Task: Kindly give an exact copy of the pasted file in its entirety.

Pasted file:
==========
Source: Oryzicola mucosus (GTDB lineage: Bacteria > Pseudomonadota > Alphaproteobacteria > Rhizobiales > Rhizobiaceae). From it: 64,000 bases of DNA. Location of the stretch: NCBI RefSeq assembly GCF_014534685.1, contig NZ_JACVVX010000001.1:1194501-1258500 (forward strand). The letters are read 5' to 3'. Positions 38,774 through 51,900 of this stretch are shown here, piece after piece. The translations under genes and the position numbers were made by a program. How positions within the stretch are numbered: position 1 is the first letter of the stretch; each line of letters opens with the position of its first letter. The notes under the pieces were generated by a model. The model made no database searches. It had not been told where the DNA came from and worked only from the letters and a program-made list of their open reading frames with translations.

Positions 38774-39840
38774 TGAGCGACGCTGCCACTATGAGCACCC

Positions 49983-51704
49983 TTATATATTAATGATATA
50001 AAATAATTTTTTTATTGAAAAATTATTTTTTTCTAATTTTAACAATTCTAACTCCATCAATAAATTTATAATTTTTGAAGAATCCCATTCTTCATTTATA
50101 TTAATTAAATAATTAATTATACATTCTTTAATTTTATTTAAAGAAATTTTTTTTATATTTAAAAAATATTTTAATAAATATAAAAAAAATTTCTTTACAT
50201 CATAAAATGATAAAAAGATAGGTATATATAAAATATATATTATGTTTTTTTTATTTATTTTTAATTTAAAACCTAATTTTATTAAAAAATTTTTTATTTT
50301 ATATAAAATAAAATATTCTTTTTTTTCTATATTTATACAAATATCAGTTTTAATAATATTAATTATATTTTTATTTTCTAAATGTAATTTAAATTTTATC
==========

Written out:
Source: Oryzicola mucosus (GTDB lineage: Bacteria > Pseudomonadota > Alphaproteobacteria > Rhizobiales > Rhizobiaceae). From it: 64,000 bases of DNA. Location of the stretch: NCBI RefSeq assembly GCF_014534685.1, contig NZ_JACVVX010000001.1:1194501-1258500 (forward strand). The letters are read 5' to 3'. Positions 38,774 through 51,900 of this stretch are shown here, piece after piece. The translations under genes and the position numbers were made by a program. How positions within the stretch are numbered: position 1 is the first letter of the stretch; each line of letters opens with the position of its first letter. The notes under the pieces were generated by a model. The model made no database searches. It had not been told where the DNA came from and worked only from the letters and a program-made list of their open reading frames with translations.

Positions 38774-39840
38774 TGAGCGACGCTGCCACTATGAGCACCC

Positions 49983-51704
49983 TTATATATTAATGATATA
50001 AAATAATTTTTTTATTGAAAAATTATTTTTTTCTAATTTTAACAATTCTAACTCCATCAATAAATTTATAATTTTTGAAGAATCCCATTCTTCATTTATA
50101 TTAATTAAATAATTAATTATACATTCTTTAATTTTATTTAAAGAAATTTTTTTTATATTTAAAAAATATTTTAATAAATATAAAAAAAATTTCTTTACAT
50201 CATAAAATGATAAAAAGATAGGTATATATAAAATATATATTATGTTTTTTTTATTTATTTTTAATTTAAAACCTAATTTTATTAAAAAATTTTTTATTTT
50301 ATATAAAATAAAATATTCTTTTTTTTCTATATTTATACAAATATCAGTTTTAATAATATTAATTATATTTTTATTTTCTAAATGTAATTTAAATTTTATC